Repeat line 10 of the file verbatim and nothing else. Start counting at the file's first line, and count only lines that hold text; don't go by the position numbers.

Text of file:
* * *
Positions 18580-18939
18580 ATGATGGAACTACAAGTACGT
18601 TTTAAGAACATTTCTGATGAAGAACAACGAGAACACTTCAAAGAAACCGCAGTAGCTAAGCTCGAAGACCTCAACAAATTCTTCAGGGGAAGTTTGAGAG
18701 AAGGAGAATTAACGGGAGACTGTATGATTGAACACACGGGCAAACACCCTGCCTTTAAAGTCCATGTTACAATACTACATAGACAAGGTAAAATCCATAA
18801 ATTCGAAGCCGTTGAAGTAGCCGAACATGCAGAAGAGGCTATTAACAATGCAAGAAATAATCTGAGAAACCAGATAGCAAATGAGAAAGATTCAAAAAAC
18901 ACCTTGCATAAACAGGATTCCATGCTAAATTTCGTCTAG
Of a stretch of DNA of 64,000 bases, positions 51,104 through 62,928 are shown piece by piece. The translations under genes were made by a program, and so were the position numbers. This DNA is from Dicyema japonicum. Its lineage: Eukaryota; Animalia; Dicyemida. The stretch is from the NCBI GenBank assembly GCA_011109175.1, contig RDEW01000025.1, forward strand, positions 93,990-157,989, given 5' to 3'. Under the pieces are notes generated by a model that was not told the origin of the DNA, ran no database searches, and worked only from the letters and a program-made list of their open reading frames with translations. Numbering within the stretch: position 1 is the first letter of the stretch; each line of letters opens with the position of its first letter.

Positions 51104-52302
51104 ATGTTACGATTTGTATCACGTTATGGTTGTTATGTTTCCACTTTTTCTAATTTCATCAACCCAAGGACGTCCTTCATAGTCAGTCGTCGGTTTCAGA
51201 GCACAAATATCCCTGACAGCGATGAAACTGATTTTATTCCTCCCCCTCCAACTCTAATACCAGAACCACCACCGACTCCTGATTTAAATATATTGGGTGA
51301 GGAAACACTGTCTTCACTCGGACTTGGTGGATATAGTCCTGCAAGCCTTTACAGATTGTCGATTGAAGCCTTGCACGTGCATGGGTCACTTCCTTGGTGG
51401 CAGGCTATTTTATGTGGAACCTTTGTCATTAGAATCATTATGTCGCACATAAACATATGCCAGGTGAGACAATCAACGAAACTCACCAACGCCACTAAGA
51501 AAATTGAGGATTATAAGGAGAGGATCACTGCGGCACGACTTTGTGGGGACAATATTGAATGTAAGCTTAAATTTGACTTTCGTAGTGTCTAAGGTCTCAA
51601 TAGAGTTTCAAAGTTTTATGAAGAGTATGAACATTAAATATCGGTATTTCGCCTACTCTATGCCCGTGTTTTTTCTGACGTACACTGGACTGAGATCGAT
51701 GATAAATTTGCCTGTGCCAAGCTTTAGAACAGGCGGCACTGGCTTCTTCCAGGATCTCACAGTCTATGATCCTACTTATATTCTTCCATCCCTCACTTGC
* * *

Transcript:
51201 GCACAAATATCCCTGACAGCGATGAAACTGATTTTATTCCTCCCCCTCCAACTCTAATACCAGAACCACCACCGACTCCTGATTTAAATATATTGGGTGA